As she is just barely escaping town, but not escaping being spotted by an employer (which is confirmed later), voiced-over lines and dialogue is heard. Their hollow near-echo but familiarity, which is lent by which voices are speaking, serve a double purpose. At first it is all prospective. Since she and the audience haven’t arrived at her boyfriend’s place yet, this is her imagination conjuring his surprise. Considering the circumstances, this seems hopeful enough, until she is spotted and the short, urgent violin chords begin to play and she drives almost in a trance through the night. (She has that same affect the next night, traveling through the blurring rain.) After the encounters with the policeman and the car salesman, we aren’t as sure of what we’re listening to, because we are travelling with Marion and listening to voices whose originators are now far behind. Not only are the men discussing how “wrong” this lady appeared to them, especially since she paid a large amount in cash, but her bosses and sister Lila are mulling over how lost in the dark they are, too. Is this in Marion’s mind or have our omniscient possibilities been started up? The violin chords, which come roughly like pounding heartbeats and quickly like shortness of breath, seems to answer to the former when, intermixed with their appearance, nothing more deadly or painful happens than a policeman’s blank sunglassed stare. Viewers at first want to assume that, if the urgent music is playing, something has to happen. When something doesn’t happen, we are still on edge as we remodel how we perceive what we take in. We are being given material that helps us empathize or sympathize with this character, to feel what she feels, to take on a role or position that is like hers. We, like her, are hard-pressed for breathing room. With her eyes wide open, her eyebrows slanted inwards, her head and body tucked or bent in as if to dissolve or disappear (besides enabling the concealment of money), she looks like someone stretched very thin already and who is dancing on the edge of her mind. She is like a hanging figure in the sense that she could be very close to forgetting who she is (Morris). This is the presentation of a person running from one problem, being without her significant other, while dragging the problem of warped and noticeable behavior with her to a place from which, we discover later, she cannot leave after she clears herself in her mind and comes up for air.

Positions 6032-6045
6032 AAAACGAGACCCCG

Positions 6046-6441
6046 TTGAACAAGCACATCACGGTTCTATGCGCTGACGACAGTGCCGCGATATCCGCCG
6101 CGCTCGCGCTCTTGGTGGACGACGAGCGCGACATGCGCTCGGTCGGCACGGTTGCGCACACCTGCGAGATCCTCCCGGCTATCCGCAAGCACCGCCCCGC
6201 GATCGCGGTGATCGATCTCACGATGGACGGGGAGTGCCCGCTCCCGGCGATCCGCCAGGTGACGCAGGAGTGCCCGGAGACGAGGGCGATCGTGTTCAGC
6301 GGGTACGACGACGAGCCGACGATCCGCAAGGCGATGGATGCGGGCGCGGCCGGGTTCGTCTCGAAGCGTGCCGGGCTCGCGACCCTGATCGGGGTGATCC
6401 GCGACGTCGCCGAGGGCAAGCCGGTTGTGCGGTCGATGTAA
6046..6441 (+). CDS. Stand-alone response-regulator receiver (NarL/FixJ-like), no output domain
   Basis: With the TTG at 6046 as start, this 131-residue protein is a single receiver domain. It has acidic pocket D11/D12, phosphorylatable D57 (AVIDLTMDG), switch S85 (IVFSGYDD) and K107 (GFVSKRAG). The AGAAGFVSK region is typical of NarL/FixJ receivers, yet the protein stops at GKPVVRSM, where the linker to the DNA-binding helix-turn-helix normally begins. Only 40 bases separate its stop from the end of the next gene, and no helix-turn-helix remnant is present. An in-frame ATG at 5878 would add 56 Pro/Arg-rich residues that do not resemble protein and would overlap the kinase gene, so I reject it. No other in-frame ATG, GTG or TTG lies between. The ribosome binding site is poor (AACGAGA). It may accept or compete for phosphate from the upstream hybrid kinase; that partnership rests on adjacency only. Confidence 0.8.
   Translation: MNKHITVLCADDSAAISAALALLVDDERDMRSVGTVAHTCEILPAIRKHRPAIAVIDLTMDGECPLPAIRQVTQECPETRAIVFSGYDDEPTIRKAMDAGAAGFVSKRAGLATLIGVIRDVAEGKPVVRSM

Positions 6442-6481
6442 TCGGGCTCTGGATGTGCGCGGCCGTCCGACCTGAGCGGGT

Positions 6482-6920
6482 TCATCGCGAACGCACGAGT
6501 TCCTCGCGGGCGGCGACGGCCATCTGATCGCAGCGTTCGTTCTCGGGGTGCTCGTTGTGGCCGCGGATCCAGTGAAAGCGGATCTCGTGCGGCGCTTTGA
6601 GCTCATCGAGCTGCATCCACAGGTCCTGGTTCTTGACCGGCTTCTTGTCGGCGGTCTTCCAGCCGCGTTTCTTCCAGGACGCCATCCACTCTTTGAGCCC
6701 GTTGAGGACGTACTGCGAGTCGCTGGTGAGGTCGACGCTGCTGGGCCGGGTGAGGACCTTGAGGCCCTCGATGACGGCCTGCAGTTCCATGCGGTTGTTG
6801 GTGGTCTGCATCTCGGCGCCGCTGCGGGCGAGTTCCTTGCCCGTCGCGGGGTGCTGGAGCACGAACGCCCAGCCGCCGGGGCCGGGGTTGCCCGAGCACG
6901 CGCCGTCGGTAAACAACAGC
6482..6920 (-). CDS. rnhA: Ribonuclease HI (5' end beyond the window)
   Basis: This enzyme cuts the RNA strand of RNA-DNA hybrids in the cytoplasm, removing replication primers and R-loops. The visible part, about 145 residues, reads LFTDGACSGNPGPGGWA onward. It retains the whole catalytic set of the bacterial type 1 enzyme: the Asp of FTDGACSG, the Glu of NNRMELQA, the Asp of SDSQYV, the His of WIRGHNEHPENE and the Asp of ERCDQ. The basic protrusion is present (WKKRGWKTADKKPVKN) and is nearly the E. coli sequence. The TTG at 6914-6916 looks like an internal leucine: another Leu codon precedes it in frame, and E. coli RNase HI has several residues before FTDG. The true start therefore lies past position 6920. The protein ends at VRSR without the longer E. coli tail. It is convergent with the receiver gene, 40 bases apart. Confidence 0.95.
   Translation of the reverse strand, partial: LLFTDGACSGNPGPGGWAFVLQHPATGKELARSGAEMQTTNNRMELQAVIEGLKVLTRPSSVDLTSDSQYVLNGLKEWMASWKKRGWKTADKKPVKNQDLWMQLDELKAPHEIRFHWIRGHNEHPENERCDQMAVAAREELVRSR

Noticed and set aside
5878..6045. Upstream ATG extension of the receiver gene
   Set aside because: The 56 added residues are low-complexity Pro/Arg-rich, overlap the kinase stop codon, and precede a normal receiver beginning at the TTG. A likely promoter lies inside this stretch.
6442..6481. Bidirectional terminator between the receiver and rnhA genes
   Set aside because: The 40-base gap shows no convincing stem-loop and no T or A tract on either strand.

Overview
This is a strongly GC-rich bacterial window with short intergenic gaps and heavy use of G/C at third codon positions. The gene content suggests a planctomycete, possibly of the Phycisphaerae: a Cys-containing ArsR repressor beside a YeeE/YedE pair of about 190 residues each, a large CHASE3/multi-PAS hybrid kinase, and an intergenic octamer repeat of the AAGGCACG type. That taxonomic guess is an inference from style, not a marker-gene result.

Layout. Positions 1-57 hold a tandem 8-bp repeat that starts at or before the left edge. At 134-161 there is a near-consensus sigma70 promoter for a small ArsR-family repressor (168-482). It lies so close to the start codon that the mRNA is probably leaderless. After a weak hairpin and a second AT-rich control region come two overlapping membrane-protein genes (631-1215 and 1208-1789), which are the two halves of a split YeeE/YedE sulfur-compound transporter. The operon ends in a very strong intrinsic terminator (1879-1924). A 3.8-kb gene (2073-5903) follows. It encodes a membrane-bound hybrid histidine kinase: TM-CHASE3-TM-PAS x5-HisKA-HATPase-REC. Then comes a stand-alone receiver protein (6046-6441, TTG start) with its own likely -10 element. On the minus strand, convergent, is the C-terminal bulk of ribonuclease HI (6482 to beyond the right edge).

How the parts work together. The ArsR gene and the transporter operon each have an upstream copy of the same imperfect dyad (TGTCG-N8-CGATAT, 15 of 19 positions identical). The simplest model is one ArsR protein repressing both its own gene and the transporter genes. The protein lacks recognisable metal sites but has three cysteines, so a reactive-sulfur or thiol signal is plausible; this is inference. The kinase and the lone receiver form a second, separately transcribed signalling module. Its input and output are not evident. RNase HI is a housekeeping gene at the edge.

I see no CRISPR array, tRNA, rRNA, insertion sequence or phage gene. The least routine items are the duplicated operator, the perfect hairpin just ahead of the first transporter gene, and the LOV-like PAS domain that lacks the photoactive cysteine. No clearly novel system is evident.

The truncation of her surfacing, her newfound resolve, is at the hands of boyish, awkward, isolated Norman Bates, her most important foil in that he has been deranged for much longer, and it was pushed upon him. Fear and doubt have done Marion and Norman the worst turns, more so than poetry/love (Dr. Peterson’s stance) or intelligence (Stella’s stance). Losing his father soured what could have been a steady family life, and finding his mother had a lover incited him because his understanding of his importance to his mother consequently crumbled. It happened on the spur of the moment, we can guess. To free himself from her he stole, not money, but her life. To reconcile his matricide, he lent most of himself to becoming his mother, rather than running away. To demonstrate the full villainy of his character, Hitchcock waited until the end to let a psychoanalyst break the story back down to its origins. We don’t know we’re waiting for this explanation, but while we do, the jumpiness, too-quiet-ness and intrusiveness of Norman is what unsettles us the most. He is always skittering between the motel and the house, and especially after his and his mother’s loud argument, is skittish about entering the same room as Marion. In his parlor, his voice gets so low and almost loses inflection as he explains the peacfulness of living and stuffed birds and his loyalty to his mother. Later, seeing the same thing as Jefferies,but from much closer and through a peephole, he darts away and a figure takes his place just in time to murder their guest! Now he is not only Marion’s foil but Thorwald’s counterpart or parallel, and Lisa, Jefferies and Stella are replaced, if not point for point then at least in number and drive – need – to know, are invoked through Marion’s boyfriend Sam, sister Lila, and Detective Arbogast (who was very nearly specially introduced in the sluethy, jazy sounds of the opening theme during the credits).